As the legal battle starts, he learns that Mr. Fancy Suit was in fact the lawyer of the people that moved into his house, a local corrupt “businessman” that handles shady businesses, with strong political support in the area and the cops in his pockets. Legally, they argue that the 50.000 USd was the payment for the house. Its been over a decade now. The old man didn’t get his house back last time I checked.
So that’s it boys and girls, in places like Argentina, as we say “el que no corre, vuela”. If he doesn’t run he flies, meaning pretty much everyone is out there to get you or scam you in some way. Be careful, you never know.
FerFAL

7 comments:

Anonymous said...

Hasta el mas pelon tiene trenzas.

Jose

Anonymous said...

Lol, you can't live in a burned house, don't you ?

And in a big city, the ground has more value than the building isnt it ?

Don Williams said...

1) Philadelphia USA has large areas of rundown houses/poverty. Some poor people are having their houses stolen by false deeds with forged signatures, as explained here by the local newspaper:

http://articles.philly.com/2012-12-06/news/35649932_1_house-thieves-check-property-records-thefts

An example:
"Deed theft is so brazen in Philadelphia that a police officer's name was used as the buyer of the homes of three people who supposedly signed deeds after they had died. Had death records been checked, it's unlikely the transfers would have occurred."

2) See also
http://articles.philly.com/2012-11-21/news/35229038_1_deeds-records-commissioner-joan-decker

(4 page news article --scroll to bottom and click to go to next page)

Anonymous said...

Empty houses and lots in Latin America are an invitation for squatters. And boy are they hard to evict through the legal channels. Even rent houses can be a liability. As a rule of thumb, we never rent to lawyers or government bureaucrats, and we always make the renter sign his eviction notice at the time of signing the lease contract. Even then, we've had one renter over stay three years before we could get him out.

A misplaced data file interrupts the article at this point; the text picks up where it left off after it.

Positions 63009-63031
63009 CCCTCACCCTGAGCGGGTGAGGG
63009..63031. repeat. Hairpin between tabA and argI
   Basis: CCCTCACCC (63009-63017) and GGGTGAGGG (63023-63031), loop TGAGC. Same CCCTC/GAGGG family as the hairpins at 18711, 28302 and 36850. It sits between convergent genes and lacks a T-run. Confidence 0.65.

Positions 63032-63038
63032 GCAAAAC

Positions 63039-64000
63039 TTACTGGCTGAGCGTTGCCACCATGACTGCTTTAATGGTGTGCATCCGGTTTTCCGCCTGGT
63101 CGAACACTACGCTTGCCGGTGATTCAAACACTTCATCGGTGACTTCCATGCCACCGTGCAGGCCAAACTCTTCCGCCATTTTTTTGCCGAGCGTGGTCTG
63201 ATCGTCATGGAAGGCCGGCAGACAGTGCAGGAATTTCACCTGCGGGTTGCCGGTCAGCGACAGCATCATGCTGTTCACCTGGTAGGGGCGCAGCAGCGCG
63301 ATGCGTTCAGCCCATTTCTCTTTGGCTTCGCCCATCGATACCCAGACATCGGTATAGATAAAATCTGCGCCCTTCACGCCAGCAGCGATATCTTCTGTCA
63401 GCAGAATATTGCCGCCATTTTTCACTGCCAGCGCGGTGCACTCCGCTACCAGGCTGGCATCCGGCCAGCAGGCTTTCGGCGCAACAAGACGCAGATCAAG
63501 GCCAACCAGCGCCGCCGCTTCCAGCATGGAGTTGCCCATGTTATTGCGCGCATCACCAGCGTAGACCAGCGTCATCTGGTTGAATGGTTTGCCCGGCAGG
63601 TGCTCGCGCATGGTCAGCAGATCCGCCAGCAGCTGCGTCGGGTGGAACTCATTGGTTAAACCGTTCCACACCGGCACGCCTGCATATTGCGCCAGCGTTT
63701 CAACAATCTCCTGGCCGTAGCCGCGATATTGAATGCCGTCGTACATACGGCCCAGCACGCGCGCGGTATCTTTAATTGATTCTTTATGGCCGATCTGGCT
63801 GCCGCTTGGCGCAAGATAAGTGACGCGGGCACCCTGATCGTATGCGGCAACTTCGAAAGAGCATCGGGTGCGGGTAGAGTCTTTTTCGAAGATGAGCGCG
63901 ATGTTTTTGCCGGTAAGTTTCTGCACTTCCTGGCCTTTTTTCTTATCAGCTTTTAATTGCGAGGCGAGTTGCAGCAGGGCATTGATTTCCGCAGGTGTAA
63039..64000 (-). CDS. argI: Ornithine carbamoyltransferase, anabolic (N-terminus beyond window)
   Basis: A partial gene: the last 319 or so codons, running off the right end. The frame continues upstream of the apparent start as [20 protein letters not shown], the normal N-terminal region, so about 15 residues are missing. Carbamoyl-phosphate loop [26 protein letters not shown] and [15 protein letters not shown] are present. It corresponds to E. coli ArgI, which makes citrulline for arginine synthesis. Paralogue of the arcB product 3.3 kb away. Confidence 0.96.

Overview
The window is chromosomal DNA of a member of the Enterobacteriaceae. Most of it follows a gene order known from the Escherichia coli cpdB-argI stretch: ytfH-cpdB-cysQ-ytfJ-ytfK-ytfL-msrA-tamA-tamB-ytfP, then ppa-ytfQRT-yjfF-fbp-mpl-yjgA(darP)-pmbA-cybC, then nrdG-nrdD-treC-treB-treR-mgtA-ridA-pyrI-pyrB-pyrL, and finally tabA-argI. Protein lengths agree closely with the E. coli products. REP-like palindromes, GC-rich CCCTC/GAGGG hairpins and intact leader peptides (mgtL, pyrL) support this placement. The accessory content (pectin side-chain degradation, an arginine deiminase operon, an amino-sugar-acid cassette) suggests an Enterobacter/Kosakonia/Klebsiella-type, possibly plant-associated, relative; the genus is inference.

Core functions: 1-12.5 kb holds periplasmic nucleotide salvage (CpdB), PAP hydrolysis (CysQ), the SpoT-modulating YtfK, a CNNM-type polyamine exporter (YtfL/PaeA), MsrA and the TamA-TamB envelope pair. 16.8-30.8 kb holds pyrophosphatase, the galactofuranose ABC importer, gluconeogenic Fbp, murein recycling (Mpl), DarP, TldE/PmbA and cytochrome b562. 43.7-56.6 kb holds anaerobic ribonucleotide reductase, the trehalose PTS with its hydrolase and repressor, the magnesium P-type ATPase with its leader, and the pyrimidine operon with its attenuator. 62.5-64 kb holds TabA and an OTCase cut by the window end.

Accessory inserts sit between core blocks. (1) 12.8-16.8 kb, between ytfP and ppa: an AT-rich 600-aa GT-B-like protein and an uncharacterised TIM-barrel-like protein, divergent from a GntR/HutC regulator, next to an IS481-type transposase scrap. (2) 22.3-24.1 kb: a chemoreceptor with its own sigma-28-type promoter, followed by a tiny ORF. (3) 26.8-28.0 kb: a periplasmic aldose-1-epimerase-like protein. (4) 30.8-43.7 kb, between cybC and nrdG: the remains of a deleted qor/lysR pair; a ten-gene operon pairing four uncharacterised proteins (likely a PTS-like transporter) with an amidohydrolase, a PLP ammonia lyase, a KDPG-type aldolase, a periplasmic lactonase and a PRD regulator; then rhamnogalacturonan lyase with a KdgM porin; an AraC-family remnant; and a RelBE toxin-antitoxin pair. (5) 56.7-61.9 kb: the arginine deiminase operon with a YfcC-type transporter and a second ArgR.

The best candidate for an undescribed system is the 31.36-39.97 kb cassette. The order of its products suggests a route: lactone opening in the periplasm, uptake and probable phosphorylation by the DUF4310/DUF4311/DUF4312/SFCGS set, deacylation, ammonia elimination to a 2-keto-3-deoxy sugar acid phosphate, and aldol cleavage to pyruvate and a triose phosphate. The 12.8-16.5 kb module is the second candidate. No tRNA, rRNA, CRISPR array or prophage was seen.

Jose

Don Williams said...

1) In Philadelphia, there was even a "Bishop" who stole a CHURCH with a fraudulent deed. ha ha

http://articles.philly.com/2012-12-02/news/35550237_1_phony-deeds-county-prosecutor-check-property-records

"When Pastor Robert C. Hester wanted a new church, he simply stole Pennsauken's Temple of Deliverance for his own, authorities say.

The Camden County Prosecutor's Office says Hester - also known as Bishop Hester and Prophet Hester - used forged documents in 2010 to secure title to the church at 7603 River Rd. He then changed the locks.

The real church officials called police when they found themselves unable to enter, prosecutors said."

Περικλής Καρασαββίδης said...
This comment has been removed by a blog administrator.
RamboMoe said...

Wow, that's a horrible story about that old man who lost his house.